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What To Do If You’ve Been Hacked

What do you do if you realise that you may have already fallen foul of malicious activity? 

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Becoming the victim of a hack is increasingly common, but that doesn’t mean that victims suffer any less worry and confusion. This article offers some advice on what to do if it looks like the worst has happened, including how to minimise the damage and how to prevent future breaches.

Changing passwords

If you suspect a breach, don’t wait for ransomware to lock you out of your system. Where there are red flags, decisive action will help to minimise the damage.

One of the simplest methods hackers use to get access to accounts and networks is also one of the easiest to prevent. Most people have email addresses that are regularly handed out. If this is coupled with a weak password, such as ‘password’ or ‘123456’, your account is like a door left on the latch, and requires minimal effort for a hacker to gain access to. “Credential stuffing“ is rife, with 90% of online retail login activity thought to be hackers trying their luck.

If you have been hacked, chances are it’s due to a weak password and so one of your first steps should be to replace all passwords with secure alternatives. As well as complexity, the key to an effective secure password is to ensure they are not reused on multiple accounts, not matter how convenient this might be.

A simple solution to managing all of these new complex passwords is to use a password manager. These are tools that can remember all of your passwords (and many also help to generate new, complex passwords) meaning you will only need to remember one password rather than dozens. Better yet, you could also opt to sign in using biometrics on your mobile devices.

Monitoring accounts

Attacks will rarely stop at one account. If they have had some success, hackers intent on identity theft will likely try to gain control of other accounts. An attack on one area should always be considered a signal to double-check the security of others. This includes checking your email to make sure it isn’t being used to forward information, and ensuring that social media accounts are not being used to contact people you follow.

Even if you have lost control of an account, it can still be recovered. For many major accounts, such as those held by Google, Facebook, Twitter or Apple, there are account recovery tools or processes that will help you to regain control by proving your identity.

It isn’t just email and social media accounts that need to be checked, however. If your details have been collected there is a possibility they will be used to try and make unauthorised purchases using your bank account or credit card. So, keep a close eye on your transactions and make sure that you contact your bank swiftly if you spot any unauthorised purchases.

Revoke third-party app permissions

It may be increasingly common and would definitely have been convenient at the time, but signing up for apps or tools using your Google or Facebook credentials is a shortcut that is often not worth taking. Not only could hackers gain access to these accounts, but they could create new accounts without your knowledge, which they would retain control of even if you change your passwords.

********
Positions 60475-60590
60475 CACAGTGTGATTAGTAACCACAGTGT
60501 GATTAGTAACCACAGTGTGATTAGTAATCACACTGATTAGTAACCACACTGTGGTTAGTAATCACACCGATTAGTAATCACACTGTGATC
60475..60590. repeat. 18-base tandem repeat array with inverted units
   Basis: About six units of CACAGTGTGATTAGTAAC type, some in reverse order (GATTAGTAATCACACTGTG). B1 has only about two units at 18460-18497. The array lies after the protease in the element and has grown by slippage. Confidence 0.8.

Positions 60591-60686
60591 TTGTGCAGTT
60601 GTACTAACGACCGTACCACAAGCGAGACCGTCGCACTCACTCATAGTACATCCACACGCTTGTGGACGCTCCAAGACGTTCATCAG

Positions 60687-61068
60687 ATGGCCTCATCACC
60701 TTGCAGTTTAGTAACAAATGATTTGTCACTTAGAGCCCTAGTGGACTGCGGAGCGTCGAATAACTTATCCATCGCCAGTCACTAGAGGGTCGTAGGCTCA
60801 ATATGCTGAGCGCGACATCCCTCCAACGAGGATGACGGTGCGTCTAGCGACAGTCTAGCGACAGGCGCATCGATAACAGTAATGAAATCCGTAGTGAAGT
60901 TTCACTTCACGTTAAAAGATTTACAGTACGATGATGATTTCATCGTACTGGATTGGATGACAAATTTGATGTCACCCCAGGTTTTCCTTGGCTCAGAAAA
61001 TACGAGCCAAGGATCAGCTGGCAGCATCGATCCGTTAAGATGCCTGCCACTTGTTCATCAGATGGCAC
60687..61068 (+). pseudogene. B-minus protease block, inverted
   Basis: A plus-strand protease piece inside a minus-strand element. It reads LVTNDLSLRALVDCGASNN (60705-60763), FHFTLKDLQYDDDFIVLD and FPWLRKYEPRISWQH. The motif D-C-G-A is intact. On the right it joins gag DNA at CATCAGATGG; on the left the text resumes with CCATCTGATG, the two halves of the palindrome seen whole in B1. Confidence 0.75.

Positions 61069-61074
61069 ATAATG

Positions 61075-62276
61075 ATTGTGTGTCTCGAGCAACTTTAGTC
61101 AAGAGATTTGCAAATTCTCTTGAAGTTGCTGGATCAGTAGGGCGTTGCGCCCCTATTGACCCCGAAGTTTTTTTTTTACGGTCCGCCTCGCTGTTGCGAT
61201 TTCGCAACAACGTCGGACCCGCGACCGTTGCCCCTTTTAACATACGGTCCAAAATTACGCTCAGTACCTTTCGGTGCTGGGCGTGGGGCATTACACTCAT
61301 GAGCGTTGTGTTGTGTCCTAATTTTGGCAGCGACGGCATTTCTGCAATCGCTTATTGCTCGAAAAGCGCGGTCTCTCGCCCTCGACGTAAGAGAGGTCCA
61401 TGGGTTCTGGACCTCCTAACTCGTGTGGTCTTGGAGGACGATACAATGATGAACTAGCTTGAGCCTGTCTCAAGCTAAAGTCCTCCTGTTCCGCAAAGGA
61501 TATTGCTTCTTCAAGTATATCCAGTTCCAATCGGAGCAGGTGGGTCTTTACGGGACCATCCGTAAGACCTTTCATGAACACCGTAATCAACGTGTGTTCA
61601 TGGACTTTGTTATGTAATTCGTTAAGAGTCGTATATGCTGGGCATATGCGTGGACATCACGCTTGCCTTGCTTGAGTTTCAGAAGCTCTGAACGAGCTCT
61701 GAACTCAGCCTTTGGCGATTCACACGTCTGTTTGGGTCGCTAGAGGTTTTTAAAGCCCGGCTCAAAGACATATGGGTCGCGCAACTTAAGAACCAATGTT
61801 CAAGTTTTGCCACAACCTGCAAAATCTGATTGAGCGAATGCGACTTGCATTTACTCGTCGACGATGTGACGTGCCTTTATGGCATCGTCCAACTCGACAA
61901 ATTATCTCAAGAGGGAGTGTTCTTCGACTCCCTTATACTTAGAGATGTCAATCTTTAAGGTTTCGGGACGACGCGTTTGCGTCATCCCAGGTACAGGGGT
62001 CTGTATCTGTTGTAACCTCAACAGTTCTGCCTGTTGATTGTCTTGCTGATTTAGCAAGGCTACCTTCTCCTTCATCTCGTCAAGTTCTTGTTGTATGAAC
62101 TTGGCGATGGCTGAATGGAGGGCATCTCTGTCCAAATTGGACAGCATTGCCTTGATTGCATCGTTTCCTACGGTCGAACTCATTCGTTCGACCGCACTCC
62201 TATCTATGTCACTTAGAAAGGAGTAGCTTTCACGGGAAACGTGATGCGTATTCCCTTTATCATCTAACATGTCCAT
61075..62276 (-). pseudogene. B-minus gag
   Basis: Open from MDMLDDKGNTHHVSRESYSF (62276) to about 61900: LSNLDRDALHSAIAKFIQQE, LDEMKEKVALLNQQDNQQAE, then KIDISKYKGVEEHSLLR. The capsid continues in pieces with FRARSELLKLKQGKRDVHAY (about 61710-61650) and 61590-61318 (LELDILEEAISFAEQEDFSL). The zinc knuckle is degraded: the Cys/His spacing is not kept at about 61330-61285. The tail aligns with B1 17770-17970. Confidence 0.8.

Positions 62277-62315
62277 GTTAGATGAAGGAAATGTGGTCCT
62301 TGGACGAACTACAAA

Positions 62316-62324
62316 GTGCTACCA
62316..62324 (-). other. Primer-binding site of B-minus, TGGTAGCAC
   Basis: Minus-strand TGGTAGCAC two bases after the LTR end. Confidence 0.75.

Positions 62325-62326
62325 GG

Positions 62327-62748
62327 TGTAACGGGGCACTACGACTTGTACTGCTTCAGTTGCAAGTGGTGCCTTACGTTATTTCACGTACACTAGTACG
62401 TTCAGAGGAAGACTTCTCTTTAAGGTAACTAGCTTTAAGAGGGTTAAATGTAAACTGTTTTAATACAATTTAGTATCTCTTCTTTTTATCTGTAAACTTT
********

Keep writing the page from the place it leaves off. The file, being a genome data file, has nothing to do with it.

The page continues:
If you have been breached, it’s important to remove the permission for every app you have connected to using this sign in method, and they should only be reinstated when you are sure that your accounts are secure.

Wiping devices and restoring from backups

If it looks as though you have suffered an attack, the safest step is to assume that your devices have been compromised and to run antivirus and malware scanners across your network to make sure there are no nasty surprises waiting for you.

If the scan results reveal that your devices have indeed been compromised, the best course of action is to wipe your hard drive, reinstall the operating system and restore your sensitive data from a backup. In most cases, keeping a regularly updated backup is as important a step in seeking to protect against threats as strong passwords and antivirus software.

For example, a device that is infected with malware may have its contents held hostage until a fee is paid, which might sound disastrous, but with a backup in place, the only inconvenience would be the few hours it would take to wipe the device and restore your sensitive data from a backup.

Prevent future breaches

Knowing what to do if you suspect a breach has occurred is vitally important, but hopefully, you are not yet in that position. To make sure that your data is not compromised, the best step is to create new practices. There is no setup that will guarantee 100% protection and assuming hackers are always getting smarter, you should be motivated to continue to monitor and improve your security tools and best practices.

Keeping software up to date and implementing strong passwords are good steps, but additional measures like a VPN, which will improve the anonymity of your online activity and offer end-to-end data encryption, can help to bridge any gaps in your existing security measures.

While you will certainly be an advocate of best practices after recovering from an attack, the best way to prevent future breaches is to tell others about it. Simply by sharing your experiences with friends and colleagues, you will make the threat of an attack feel tangible and real.

By shattering the complacency that comes with breaches becoming a daily occurrence, more people will improve their own security and, in turn, make the hacker’s life as difficult as possible.